On September 1, the Deputy Chief of the Main Operational Department of the General Staff of the Armed Forces of Ukraine, Oleksii Hromov, told reporters that Belarus will hold command and staff exercises between September 8-14 on recapturing “lost territory.”
The exercises will focus on a transition from manoeuvrable defence to counter-offensive and retaking territories temporarily captured by the enemy. According to Hromov, Ukraine’s General Staff believes that these temporarily lost territories might in fact refer to the border areas of Volyn, Rivne and Zhytomyr Oblasts in Ukraine.
Hromov told reporters that Ukraine is ready for “any course of events.” According to Ukraine’s Border Guard Service the border fortifications on the Ukrainian-Belarusian border have been strengthened, and Ukrainian forces are keeping a close eye on Belarusian troop movements.
Ukrainian forces have previously destroyed access roads, placed mines, put up concrete barriers along the border with Belarus, and they’re currently engineering barriers in the Chernobyl Exclusion Zone.
However, Hromov also told reporters that the threat of a new invasion from Belarusian territory remains low. Moreover, the exercise will be performed together with both Russia and other CSTO member countries. This means that Kazakhstani, Tajik, Kyrgyz and Armenian forces are also likely to participate, further decreasing the chance of Russia using the exercises to stage a new offensive in northern Ukraine.
On August 28, several missiles were fired towards Ukraine from Belarusian territory by Russian forces, only nine days after Lukashenko had said that nobody would “bomb Ukraine from Belarusian territory.”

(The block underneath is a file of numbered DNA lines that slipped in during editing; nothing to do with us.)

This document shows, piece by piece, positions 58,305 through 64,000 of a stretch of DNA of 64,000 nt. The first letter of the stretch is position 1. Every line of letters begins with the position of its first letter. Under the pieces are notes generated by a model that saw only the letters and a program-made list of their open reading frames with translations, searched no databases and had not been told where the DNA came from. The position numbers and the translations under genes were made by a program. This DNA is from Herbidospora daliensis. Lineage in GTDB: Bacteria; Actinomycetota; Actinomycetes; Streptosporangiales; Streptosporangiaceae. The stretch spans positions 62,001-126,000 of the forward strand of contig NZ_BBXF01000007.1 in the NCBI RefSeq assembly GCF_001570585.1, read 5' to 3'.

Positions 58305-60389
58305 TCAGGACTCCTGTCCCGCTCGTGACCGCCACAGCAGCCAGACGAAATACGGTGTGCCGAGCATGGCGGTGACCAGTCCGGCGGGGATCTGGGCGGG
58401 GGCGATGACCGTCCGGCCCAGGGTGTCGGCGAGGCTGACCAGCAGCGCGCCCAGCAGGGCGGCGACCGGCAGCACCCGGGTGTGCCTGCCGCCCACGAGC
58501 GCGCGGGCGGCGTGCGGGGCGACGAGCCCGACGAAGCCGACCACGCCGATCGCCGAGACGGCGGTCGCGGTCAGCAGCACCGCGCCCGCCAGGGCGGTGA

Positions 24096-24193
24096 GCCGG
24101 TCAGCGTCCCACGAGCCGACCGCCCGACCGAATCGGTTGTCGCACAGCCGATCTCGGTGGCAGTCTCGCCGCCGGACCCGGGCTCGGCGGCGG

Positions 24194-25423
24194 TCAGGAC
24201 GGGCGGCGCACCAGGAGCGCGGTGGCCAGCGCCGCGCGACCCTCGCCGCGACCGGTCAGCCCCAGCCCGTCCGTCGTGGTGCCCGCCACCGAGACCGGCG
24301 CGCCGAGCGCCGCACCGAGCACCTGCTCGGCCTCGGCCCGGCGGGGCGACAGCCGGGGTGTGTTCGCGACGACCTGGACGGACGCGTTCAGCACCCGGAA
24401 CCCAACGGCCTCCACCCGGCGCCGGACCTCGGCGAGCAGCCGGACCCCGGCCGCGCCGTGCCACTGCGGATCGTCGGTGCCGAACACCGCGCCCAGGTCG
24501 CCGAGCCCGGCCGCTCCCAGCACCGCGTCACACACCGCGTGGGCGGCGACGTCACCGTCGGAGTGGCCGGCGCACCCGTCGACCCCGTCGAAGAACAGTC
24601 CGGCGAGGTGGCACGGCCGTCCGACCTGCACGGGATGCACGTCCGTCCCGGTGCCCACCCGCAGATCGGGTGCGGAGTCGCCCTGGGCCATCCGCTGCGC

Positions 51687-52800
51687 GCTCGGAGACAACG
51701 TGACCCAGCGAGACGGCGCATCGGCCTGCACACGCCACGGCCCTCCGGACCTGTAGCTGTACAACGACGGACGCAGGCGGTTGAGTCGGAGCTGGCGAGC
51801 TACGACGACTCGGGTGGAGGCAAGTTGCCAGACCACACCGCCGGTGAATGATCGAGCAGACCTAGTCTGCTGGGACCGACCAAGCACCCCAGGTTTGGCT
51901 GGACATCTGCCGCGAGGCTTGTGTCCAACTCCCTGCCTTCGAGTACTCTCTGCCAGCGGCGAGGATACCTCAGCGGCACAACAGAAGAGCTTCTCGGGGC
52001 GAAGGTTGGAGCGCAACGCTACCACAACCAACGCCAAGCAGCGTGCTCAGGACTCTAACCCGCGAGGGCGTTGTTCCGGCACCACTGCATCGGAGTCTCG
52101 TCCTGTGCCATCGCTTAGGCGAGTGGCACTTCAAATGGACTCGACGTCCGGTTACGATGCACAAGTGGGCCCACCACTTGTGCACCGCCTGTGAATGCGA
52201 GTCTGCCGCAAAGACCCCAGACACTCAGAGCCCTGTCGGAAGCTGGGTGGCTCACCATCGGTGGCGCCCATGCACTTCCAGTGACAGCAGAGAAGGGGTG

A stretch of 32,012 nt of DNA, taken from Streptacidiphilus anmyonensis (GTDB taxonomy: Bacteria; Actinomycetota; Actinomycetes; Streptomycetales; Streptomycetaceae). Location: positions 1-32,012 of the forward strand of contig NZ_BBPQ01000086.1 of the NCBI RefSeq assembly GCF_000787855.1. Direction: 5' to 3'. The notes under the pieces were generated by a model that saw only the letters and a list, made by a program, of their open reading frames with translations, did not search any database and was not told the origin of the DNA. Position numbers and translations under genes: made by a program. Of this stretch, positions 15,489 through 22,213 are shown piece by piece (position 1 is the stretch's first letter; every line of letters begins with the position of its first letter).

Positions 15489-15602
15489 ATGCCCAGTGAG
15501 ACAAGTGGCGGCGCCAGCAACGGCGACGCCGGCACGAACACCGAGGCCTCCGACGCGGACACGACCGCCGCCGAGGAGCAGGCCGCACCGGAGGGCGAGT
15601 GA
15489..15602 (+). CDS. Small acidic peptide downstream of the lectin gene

Furthermore, Lukashenko on August 26 told the public that Belarusian fighter jets had been refitted to be able to equip nuclear weapons. However, during his public speech he claimed that Belarus had refitted some of its “SU-24” aircrafts, which were withdrawn from service in 2012.
Regardless of Lukashenko’s confusion, some of Belarus’ SU-25 fighter jets are currently most likely capable of carrying nuclear weapons, at least technically. However, a few problems remain.
First, Belarusian pilots have little experience with practising how to use nuclear warheads and simply refitting aircraft won’t give the pilots the needed experience. Secondly, as bne IntelliNews previously reported, the Su-25 is designed as a close-support aircraft. This means that it would probably only be able to deliver nuclear warheads in free-fall mode, i.e., going downwards without engine power. While this would give it a similar role to Nato’s dual-capable aircraft, the survivability of the Su-25 would be much less than that of a Nato aircraft.
On September 1, Interfax cited Lukashenko saying that the only reasons Belarus would ask for Russia to locate nuclear weapons to Belarusian territory would be if Belarus was attacked or if American nuclear weapons were moved to Poland.
These threats, combined with the upcoming staff and command exercises possibly aimed at Ukraine, are causes for concern. However, as Hromov said, the risk of an invasion from Belarusian territory remains small and mostly consist of provocations aimed to draw Ukraine’s attention away from Russia’s attacks in the southern and eastern parts of the country.